06 Mar The Best Birthday Gift a Man Can Give a Young Child
My second son will be turning one this spring and I am already thinking about the best birthday gift possible.
I’m setting up his own email account.
I am doing it to send him pictures and write to him as though he is adult, which he will be when he opens the account and read it for the first time. It will give me the opportunity to share little stories that I think he will enjoy when he gets older.
Anne Lamott wrote in Operating Instructions: A Journal of My Son’s First Year, ““I don’t remember who said this, but there really are places in the heart you don’t even know exist until you love a child.” And that is what this email address will be — a place to record the love in my heart for him.
I will share the funny moments, the awkward ones, the proud accomplishments, and everything in between. He’ll get his artwork from school, family holiday photos, and letters on the small rewards of our life together that time could easily erase but email can preserve for a later date.
I hope to be vulnerable as a parent, revealing my own fears, shortcomings, and imperfections because this email account won’t just be the highlight reel of his childhood. Since he will see these emails when he is coming of age — whenever that may be — I want them to inform him not about who I was as a parent, but who he can be as a adult. Ultimately I hope he comes to realize what shaped him and how he can go forth in the world to influence the lives of others. If not, there will undoubtedly be I.O.Us like, “Today you shit yourself while knocking the egg carton off the kitchen counter and then cried for 10 minutes until I came over and cleaned you up. You owe my retirement fund another $100. With interest.” to remind him of the sacrifices we all make in life.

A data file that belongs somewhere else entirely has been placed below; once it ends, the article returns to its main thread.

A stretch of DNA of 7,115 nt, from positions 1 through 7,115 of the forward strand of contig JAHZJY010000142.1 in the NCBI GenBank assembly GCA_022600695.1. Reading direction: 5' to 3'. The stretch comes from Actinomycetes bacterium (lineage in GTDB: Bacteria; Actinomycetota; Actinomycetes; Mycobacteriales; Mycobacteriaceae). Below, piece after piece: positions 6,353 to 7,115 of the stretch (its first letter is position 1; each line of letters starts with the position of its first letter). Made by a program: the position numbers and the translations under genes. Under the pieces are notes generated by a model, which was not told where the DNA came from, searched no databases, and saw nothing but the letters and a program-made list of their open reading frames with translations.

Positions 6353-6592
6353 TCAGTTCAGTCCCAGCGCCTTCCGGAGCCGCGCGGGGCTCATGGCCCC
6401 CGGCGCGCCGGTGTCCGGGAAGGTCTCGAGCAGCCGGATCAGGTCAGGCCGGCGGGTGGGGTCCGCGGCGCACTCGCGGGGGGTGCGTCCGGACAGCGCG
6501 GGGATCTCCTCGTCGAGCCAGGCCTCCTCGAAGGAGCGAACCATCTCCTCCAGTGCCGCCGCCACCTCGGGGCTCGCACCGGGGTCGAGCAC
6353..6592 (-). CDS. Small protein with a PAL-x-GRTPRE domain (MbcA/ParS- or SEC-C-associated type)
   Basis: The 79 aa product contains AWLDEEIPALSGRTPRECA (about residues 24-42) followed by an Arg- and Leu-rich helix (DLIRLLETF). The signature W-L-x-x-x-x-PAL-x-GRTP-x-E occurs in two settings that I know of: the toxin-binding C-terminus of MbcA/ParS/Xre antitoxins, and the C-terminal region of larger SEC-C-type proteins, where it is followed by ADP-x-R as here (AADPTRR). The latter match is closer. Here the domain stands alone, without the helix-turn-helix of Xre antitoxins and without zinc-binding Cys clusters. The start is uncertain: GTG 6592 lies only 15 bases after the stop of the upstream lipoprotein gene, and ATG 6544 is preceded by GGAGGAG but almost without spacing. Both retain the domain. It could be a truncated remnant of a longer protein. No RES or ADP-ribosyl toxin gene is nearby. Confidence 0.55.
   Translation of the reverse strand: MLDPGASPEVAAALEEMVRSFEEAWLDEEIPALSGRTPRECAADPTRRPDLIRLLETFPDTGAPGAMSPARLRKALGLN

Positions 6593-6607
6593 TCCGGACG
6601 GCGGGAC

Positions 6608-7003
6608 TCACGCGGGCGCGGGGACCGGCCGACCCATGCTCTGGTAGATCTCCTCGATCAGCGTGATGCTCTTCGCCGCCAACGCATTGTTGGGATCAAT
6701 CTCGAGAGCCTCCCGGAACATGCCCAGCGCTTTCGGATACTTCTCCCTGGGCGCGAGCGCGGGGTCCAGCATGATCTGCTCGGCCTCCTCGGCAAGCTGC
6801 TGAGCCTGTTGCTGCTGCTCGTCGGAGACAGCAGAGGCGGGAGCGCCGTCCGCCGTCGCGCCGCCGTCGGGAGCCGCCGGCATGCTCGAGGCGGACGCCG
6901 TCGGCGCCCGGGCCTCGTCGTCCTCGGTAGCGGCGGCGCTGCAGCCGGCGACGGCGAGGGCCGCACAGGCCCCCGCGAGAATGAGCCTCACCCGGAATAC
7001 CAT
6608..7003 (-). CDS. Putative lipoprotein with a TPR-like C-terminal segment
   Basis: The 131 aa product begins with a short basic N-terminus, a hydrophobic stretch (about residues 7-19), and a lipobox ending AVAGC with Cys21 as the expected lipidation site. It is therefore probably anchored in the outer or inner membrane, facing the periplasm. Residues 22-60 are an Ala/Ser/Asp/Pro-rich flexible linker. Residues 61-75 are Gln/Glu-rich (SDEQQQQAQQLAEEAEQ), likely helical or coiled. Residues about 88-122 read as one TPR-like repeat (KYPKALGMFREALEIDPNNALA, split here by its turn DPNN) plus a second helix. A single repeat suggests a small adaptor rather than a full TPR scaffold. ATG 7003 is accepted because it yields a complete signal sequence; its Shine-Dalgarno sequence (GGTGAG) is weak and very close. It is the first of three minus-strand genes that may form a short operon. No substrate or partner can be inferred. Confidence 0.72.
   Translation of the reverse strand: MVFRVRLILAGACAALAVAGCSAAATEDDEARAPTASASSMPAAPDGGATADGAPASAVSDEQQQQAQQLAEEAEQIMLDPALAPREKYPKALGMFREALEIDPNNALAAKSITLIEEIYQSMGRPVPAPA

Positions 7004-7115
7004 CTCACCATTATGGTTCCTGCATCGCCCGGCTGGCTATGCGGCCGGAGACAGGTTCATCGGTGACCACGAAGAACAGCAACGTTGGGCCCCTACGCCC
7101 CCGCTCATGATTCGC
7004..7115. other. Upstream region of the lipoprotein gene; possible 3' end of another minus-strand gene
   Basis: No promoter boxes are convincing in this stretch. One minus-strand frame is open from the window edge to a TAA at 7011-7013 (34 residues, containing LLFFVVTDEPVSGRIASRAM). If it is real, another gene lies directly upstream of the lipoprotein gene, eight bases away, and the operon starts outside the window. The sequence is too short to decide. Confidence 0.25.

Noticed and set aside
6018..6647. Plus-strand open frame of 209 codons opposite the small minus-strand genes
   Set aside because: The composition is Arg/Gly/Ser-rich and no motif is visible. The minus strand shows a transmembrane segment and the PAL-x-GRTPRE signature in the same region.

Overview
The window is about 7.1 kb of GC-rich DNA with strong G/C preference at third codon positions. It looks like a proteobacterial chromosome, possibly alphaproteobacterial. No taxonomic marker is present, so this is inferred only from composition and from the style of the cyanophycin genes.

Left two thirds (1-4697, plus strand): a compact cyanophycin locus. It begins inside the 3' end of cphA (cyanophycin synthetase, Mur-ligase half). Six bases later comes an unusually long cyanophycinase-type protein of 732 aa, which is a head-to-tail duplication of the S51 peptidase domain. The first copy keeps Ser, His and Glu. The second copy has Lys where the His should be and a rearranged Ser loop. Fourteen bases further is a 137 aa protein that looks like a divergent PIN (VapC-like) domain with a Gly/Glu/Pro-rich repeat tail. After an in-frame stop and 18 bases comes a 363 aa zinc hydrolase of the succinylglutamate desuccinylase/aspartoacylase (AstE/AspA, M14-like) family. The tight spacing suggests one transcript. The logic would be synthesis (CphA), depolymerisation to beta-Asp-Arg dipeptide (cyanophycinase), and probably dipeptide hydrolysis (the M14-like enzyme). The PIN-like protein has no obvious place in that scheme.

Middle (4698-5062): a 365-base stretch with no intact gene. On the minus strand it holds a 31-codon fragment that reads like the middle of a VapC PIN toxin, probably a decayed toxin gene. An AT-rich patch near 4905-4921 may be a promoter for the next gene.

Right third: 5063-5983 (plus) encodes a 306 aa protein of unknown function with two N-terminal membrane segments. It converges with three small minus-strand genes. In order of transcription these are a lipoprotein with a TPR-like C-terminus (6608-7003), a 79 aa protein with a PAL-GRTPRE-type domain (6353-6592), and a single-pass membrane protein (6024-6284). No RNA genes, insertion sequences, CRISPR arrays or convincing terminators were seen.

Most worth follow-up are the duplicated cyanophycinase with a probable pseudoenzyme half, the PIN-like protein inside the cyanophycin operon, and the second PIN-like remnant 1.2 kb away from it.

The Gift of Vulnerability
In Daring Greatly: How the Courage to Be Vulnerable Transforms the Way We Live, Love, Parent, and Lead Brene Brown works to dispel the cultural myth that vulnerability is weakness and argues that it is, in truth, our most accurate measure of courage. She “explains how vulnerability is both the core of difficult emotions like fear, grief, and disappointment, and the birthplace of love, belonging, joy, empathy, innovation, and creativity.”
And ultimately that is what this first birthday present will be about. It will serve as a means for my wife and I to be vulnerable as parents, sharing our fear and disappointments as well as our joys and comforts so that he can truly feel what it means to be loved.